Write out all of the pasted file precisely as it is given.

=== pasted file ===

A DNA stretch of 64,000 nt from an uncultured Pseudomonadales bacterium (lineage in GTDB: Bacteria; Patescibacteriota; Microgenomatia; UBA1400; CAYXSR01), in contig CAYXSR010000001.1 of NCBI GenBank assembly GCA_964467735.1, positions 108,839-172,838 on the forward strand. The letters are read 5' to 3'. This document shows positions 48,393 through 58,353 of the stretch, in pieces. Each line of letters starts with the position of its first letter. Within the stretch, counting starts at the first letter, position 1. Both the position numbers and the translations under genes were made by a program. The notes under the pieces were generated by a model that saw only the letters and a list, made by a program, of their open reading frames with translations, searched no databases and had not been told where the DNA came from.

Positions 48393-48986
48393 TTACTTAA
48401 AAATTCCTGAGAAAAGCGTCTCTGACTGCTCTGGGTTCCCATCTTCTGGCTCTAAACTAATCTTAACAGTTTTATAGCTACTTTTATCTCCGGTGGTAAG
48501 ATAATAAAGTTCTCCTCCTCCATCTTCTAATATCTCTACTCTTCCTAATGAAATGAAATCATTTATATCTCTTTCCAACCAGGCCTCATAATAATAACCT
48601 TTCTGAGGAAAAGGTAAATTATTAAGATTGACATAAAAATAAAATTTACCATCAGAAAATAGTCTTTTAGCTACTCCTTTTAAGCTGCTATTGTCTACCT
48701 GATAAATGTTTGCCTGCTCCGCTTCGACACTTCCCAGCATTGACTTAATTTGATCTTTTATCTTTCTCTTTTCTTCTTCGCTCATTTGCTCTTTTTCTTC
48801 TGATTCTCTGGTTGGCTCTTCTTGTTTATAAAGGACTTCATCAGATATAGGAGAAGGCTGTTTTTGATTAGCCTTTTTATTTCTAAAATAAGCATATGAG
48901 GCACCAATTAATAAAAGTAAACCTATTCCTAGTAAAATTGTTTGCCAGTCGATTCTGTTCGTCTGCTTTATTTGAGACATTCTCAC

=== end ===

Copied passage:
A DNA stretch of 64,000 nt from an uncultured Pseudomonadales bacterium (lineage in GTDB: Bacteria; Patescibacteriota; Microgenomatia; UBA1400; CAYXSR01), in contig CAYXSR010000001.1 of NCBI GenBank assembly GCA_964467735.1, positions 108,839-172,838 on the forward strand. The letters are read 5' to 3'. This document shows positions 48,393 through 58,353 of the stretch, in pieces. Each line of letters starts with the position of its first letter. Within the stretch, counting starts at the first letter, position 1. Both the position numbers and the translations under genes were made by a program. The notes under the pieces were generated by a model that saw only the letters and a list, made by a program, of their open reading frames with translations, searched no databases and had not been told where the DNA came from.

Positions 48393-48986
48393 TTACTTAA
48401 AAATTCCTGAGAAAAGCGTCTCTGACTGCTCTGGGTTCCCATCTTCTGGCTCTAAACTAATCTTAACAGTTTTATAGCTACTTTTATCTCCGGTGGTAAG
48501 ATAATAAAGTTCTCCTCCTCCATCTTCTAATATCTCTACTCTTCCTAATGAAATGAAATCATTTATATCTCTTTCCAACCAGGCCTCATAATAATAACCT
48601 TTCTGAGGAAAAGGTAAATTATTAAGATTGACATAAAAATAAAATTTACCATCAGAAAATAGTCTTTTAGCTACTCCTTTTAAGCTGCTATTGTCTACCT
48701 GATAAATGTTTGCCTGCTCCGCTTCGACACTTCCCAGCATTGACTTAATTTGATCTTTTATCTTTCTCTTTTCTTCTTCGCTCATTTGCTCTTTTTCTTC
48801 TGATTCTCTGGTTGGCTCTTCTTGTTTATAAAGGACTTCATCAGATATAGGAGAAGGCTGTTTTTGATTAGCCTTTTTATTTCTAAAATAAGCATATGAG
48901 GCACCAATTAATAAAAGTAAACCTATTCCTAGTAAAATTGTTTGCCAGTCGATTCTGTTCGTCTGCTTTATTTGAGACATTCTCAC